Georgy Ostretsov is a well-known Moscow artist, designer and an author of performances. In the 80s he was a member of a famous art community "Kindergarten", who based their squat in an abandoned kindergarten building. In 1988, Georgy moved to Paris, where he spent ten years, collaborated with such prominent designers as Jean-Charles Castelbajac and Jean-Paul Gaultier, and worked with Luc Besson. Since 1998 he lives and works in Moscow and cooperates with Marat Gelman Gallery. Ostretsov is a regular participatant of exhibitions at the Moscow Museum of Modern Art, Russian Museum, Tretyakov Gallery, and Saatshi Gallery in London. In 2009, he was one of the artists represented in Russian pavilion at the 53rd Venice Biennale, and in 2013, participated in the 5th Moscow Biennale of Contemporary Art. Recently Georgy Ostretsov has founded an art community VGLAZ: in his studio at the "Plastic" plant he works together with young artists and designers.
In his works Ostretsov applies to the aesthetics of comics. He creates original iconography in the spirit of mainstream comics. But unlike such American artists as Andy Warhol and Roy Lichtenstein, Ostretsov doesn't copy anybody else's illustrations and develops his own graphic story in the style of action comics.
One of the works by Georgy Ostretsov — "Stock Exchange" — is dedicated to the problem of market relations in the world of art. The author quotes the famous Warhol's "Dollar Sign" where the American artist mocks contemporary society, calling art a category of monetary relations. Following Warhol, Ostretsov continues this subject in his another work "Art for Sale", talking about counterfeit works in the art market (Venus de Milo is shown there with hands, which is a clear substitution of the famous image). "Art for Sale" belongs to the "New government" project that consists of a series of paintings and performances. The central visual image of the project is the mask of the new government. The series "Masks of New Government" was created in France together with Luc Besson, who then used them in his movie "Taxi".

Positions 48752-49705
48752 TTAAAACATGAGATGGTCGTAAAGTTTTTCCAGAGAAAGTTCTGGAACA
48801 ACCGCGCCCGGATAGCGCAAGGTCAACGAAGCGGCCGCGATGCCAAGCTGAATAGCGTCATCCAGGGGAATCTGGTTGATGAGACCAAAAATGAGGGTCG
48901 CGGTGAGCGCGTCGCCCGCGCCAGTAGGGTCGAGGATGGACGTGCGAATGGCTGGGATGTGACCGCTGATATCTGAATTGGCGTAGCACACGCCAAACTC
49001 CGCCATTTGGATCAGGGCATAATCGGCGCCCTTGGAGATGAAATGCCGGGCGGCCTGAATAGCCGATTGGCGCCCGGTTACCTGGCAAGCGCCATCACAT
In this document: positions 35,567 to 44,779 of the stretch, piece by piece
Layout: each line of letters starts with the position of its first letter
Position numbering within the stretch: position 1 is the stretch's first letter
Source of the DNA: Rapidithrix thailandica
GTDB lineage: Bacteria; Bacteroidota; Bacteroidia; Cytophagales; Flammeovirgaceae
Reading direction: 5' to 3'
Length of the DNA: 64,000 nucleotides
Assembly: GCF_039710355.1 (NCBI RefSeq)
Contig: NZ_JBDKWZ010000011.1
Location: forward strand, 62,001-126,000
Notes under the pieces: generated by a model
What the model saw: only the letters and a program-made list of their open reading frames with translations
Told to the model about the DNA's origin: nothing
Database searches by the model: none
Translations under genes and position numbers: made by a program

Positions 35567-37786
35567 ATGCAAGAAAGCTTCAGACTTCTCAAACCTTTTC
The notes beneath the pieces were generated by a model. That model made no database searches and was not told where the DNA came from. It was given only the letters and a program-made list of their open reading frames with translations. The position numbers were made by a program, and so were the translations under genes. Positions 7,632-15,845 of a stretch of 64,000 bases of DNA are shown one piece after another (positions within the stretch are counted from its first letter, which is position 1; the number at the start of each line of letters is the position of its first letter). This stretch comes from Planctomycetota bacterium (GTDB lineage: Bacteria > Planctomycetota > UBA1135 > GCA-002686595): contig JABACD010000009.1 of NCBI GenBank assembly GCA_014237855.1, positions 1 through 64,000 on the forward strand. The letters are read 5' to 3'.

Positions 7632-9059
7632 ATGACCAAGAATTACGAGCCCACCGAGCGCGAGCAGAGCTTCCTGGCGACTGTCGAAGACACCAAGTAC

"New government" is a project of utopian ideas. In the fictional world of Ostretsov there is no politics, as the new government has no face and exists in the system where elections are replaced with tests and where officials are only faceless doers of law. This world may seem serene and well thought-out until the author begins to portray all the depredations happenning under the auspices of the men in masks.
Using comics as one of the symbols of mass culture, Ostretsov touches the problem of correlation of personal and social, ironically revealing artificial canons and imposed stamps of the social behavior.